In response the National Congress of American Indians offers these possibilities. The Cleveland cap is the real thing. The other two are imagined variations on the same theme.
The pro-Redskins arguments could also apply here. The New York Jews and San Francisco Chinamen and their logos are not intended to offend, and a survey would probably find a majority of Americans untroubled by these names and logos. And those who do object are just victims of “the tyranny of political correctness.” This last phrase comes from a tweet by Washington quarterback Robert Griffin III, an African American. His response seems to make all the more relevant the suggestion of years ago by the American Indian Movement’s Russell Means: “Why don’t they call them The Washington Niggers?”
Trigger warning: Graphic descriptions of sexual assault. Note: The opinions expressed in this post belong to Sezin Koehler alone and should not be attributed to anyone involved with Project Unbreakable.
Robin Thicke’s summer hit Blurred Lines addresses what he considers to be sounds like a grey area between consensual sex and assault. The images in this post place the song into a real-life context. They are from Project Unbreakable, an online photo essay exhibit, and feature images of women and men holding signs with sentences that their rapist said before, during, or after their assault. Let’s begin.
I know you want it.
Thicke sings “I know you want it,” a phrase that many sexual assault survivors report their rapists saying to justify their actions, as demonstrated over and over in the Project Unbreakable testimonials.
You’re a good girl.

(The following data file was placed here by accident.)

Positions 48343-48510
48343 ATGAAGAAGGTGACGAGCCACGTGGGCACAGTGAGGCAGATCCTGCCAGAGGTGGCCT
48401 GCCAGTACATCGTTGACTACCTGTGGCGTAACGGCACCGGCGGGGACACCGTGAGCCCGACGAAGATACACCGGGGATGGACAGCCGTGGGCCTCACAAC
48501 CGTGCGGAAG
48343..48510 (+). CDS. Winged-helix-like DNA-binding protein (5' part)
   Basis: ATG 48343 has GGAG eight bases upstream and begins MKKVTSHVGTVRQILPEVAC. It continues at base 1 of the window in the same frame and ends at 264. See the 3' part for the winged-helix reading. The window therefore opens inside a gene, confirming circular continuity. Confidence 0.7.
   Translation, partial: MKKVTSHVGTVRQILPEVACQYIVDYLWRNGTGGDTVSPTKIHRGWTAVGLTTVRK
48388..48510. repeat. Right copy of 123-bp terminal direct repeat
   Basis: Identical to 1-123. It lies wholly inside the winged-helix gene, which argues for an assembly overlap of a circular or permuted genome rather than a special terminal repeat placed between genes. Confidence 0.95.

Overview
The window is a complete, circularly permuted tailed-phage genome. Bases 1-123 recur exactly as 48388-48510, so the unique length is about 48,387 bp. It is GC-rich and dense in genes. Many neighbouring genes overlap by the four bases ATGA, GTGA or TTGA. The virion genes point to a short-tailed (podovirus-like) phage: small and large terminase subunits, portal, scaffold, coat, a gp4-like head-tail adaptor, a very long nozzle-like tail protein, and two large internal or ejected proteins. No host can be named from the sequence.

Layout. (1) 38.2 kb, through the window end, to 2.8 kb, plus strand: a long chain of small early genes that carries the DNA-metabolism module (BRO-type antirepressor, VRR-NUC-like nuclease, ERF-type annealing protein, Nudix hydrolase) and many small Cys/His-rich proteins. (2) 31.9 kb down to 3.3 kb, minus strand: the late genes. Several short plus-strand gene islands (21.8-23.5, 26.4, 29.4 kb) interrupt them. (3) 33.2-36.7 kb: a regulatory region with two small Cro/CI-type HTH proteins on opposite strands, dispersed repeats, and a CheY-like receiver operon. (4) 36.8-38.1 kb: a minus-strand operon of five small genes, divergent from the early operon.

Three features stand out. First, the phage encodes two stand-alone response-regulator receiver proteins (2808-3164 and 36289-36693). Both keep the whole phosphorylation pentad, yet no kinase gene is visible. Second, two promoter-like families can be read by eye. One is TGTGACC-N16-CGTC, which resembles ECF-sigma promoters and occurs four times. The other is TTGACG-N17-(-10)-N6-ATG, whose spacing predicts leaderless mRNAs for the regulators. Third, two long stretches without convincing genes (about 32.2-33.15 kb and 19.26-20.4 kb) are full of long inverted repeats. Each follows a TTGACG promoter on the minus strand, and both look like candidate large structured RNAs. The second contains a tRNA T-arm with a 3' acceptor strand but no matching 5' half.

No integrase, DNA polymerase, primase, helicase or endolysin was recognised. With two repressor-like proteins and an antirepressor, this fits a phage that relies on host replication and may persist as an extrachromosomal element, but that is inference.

Thicke further sings “You’re a good girl,” suggesting that a good girl won’t show her reciprocal desire (if it exists). This becomes further proof in his mind that she wants sex: for good girls, silence is consent and “no” really means “yes.”
Calling an adult a “good girl” in this context resonates with the the virgin/whore dichotomy. The implication in Blurred Lines is that because the woman is not responding to a man’s sexual advances, which of course are irresistible, she’s hiding her true sexual desire under a facade of disinterest. Thicke is singing about forcing a woman to perform both the good girl and bad girl roles in order to satisfy the man’s desires.
Thicke and company, as all-knowing patriarchs, will give her what he knows she wants (sex), even though she’s not actively consenting, and she may well be rejecting the man outright.
Do it like it hurt, do it like it hurt, what you don’t like work?
This lyric suggests that women are supposed to enjoy pain during sex or that pain is part of sex:
The woman’s desires play no part in this scenario – except insofar as he projects whatever he pleases onto her — another parallel to the act of rape: sexual assault is generally not about sex, but rather about a physical and emotional demonstration of power.
The way you grab me.
Must wanna get nasty.
This is victim-blaming. Everybody knows that if a woman dances with a man it means she wants to sleep with him, right? And if she wears a short skirt or tight dress she’s asking for it, right? And if she even smiles at him it means she wants it, right? Wrong. A dance, an outfit, a smile — sexy or not — does not indicate consent. This idea, though, is pervasive and believed by rapists.
And women, according to Blurred Lines, want to be treated badly.
Nothing like your last guy, he too square for you.
He don’t smack your ass and pull your hair like that.
In this misogynistic fantasy, a woman doesn’t want a “square” who’ll treat her like a human being and with respect. She would rather be degraded and abused for a man’s gratification and amusement, like the women who dance around half naked humping dead animals in the music video.
The piècede résistance of the non-censored version of Blurred Lines is this lyric:
I’ll give you something to tear your ass in two.
What better way to show a woman who’s in charge than violent, non-consensual sodomy?
Ultimately, Robin Thicke’s rape anthem is about male desire and male dominance over a woman’s personal sexual agency. The rigid definition of masculinity makes the man unable to accept the idea that sometimes his advances are not welcome. Thus, instead of treating a woman like a human being and respecting her subjectivity, she’s relegated to the role of living sex doll whose existence is naught but for the pleasure of a man.